Imagine a world before YouTube effects pedal demos? It's hard, we know. Gibson Electonic's 1962 showcase for the FZ-1 fuzz, and arguably the world's first pedal, came on a vinyl record and showed off its 'tuba sounds' amongst other capabilities. It's surely the first-ever distributed pedal demo. Talk about trailblazing!
And there are multiple audio examples on the record you can hear above to prove just how versatile this fuzz pedal was. Bear with it because after the spoken word introduction we get brass tones, full-on fuzztone, and the "sweet and sentimental" simulations of a cello and alto sax (they're reaching a bit with the former but it is 1962).
What's clear is they're marketing this thing like a synth with specific applications, two years before Bob Moog and Herb Deutsch started to change the course of music history.
Those brass sound demos were enough to get enough people talking for Keith Richards to catch wind of this new pedal technology; he used the FZ-1 for temporary sax tones on the Rolling Stones' demo for (I Can't Get No) Satisfaction, ended up keeping it in and starting a chain reaction for fuzz tones that's still dirtying up music today.
But the first fuzz tone on record wasn't actually Keef or the FZ-1; it was Nashville session man and rockabilly cult hero Grady Martin with a faulty recording console in 1961. During a recording session for Marty Robbins on the song Don't Worry, Martin was using his baritone guitar through the studio's console with tube amplifiers in. The transformer for the preamps was faulty and during Martin's recording with it caused a fuzz sound for his baritone guitar track.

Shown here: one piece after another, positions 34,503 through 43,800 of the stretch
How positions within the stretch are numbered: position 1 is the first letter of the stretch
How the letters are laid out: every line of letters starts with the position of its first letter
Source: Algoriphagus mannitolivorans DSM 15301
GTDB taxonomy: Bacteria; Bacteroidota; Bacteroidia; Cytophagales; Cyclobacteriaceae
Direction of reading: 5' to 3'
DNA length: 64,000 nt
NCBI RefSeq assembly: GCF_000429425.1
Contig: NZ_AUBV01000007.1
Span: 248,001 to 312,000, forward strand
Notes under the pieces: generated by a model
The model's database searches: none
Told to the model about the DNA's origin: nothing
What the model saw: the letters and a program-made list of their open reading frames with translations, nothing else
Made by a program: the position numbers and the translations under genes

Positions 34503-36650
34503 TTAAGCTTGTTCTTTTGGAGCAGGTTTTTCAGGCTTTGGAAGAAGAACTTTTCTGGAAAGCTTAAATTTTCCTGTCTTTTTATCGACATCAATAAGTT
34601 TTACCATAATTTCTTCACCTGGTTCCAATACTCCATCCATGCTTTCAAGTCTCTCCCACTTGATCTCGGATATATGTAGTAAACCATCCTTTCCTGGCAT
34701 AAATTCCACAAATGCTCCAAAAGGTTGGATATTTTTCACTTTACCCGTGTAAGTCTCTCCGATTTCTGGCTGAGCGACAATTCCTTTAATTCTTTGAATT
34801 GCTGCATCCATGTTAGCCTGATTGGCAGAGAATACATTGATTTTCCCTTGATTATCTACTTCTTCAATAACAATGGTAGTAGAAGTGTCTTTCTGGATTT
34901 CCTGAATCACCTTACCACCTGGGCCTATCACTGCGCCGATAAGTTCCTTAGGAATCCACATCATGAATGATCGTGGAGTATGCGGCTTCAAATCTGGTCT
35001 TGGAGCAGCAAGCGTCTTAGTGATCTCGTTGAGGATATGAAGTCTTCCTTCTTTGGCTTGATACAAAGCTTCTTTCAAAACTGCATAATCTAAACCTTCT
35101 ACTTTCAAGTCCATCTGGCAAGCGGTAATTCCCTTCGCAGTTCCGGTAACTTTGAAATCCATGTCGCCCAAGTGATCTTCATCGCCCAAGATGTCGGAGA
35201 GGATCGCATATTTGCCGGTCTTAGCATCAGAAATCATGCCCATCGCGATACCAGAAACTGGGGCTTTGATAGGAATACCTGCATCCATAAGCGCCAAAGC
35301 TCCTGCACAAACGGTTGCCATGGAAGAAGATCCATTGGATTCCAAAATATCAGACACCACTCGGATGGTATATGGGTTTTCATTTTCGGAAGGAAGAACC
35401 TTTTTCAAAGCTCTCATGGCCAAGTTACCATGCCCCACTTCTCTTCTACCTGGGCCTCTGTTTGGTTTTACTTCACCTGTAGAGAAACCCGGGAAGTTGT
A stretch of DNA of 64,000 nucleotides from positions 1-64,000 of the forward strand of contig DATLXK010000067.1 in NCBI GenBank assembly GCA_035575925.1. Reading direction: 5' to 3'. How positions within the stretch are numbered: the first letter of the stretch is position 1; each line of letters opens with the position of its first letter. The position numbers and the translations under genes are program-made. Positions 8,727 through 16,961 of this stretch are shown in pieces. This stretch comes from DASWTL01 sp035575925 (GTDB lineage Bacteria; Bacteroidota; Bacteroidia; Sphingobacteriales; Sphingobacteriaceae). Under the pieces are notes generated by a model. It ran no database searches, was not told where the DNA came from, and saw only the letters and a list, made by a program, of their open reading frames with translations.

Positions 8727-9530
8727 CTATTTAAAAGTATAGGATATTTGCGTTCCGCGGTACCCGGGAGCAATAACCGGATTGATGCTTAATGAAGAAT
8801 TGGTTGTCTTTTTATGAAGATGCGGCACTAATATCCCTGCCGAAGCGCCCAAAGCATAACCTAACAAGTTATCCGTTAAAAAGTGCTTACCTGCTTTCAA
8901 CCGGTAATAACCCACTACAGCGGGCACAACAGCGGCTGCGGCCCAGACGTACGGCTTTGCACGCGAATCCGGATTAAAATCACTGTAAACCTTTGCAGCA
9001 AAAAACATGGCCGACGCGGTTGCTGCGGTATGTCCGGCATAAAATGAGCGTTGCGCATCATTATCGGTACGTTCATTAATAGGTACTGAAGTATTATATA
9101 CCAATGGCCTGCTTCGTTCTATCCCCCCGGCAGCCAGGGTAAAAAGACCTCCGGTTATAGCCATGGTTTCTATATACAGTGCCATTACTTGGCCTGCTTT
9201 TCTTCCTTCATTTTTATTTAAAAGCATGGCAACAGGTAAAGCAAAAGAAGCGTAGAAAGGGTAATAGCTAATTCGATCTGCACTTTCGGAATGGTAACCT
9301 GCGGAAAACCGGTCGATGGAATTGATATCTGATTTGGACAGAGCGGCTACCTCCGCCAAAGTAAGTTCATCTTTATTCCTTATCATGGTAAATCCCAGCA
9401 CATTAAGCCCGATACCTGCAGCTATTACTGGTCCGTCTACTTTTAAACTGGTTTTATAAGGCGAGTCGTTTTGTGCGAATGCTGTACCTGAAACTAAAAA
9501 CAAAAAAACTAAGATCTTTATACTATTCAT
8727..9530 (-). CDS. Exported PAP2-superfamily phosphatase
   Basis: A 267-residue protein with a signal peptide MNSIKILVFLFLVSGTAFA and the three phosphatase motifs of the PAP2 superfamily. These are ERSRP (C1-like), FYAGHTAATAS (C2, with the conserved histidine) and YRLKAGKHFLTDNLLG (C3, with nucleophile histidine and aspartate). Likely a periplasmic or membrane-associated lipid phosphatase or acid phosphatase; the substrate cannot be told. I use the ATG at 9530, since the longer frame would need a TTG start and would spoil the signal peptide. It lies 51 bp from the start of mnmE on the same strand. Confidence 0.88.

After listening back and reflecting on what was initially thought to be an unusable track, they decided to keep it as it was and you can hear the results below (Martin's low-end fuzzy lead line comes in at 1:25). Don't Worry went to number one on the charts for ten weeks, proving there might just be something in this fuzz thing.
Meanwhile the FZ-1's story is far from over. Gibson revived the Maestro brand in 2022 and the pedal was reissued for a new generation as the FZ-M with classic and modern modes.
You can also find out more about the pedal's role in rock history with this cool timeline over on maestroelectyronics.com.
The spirit of '62 continues to echo through generations of players to this day – long may it prosper!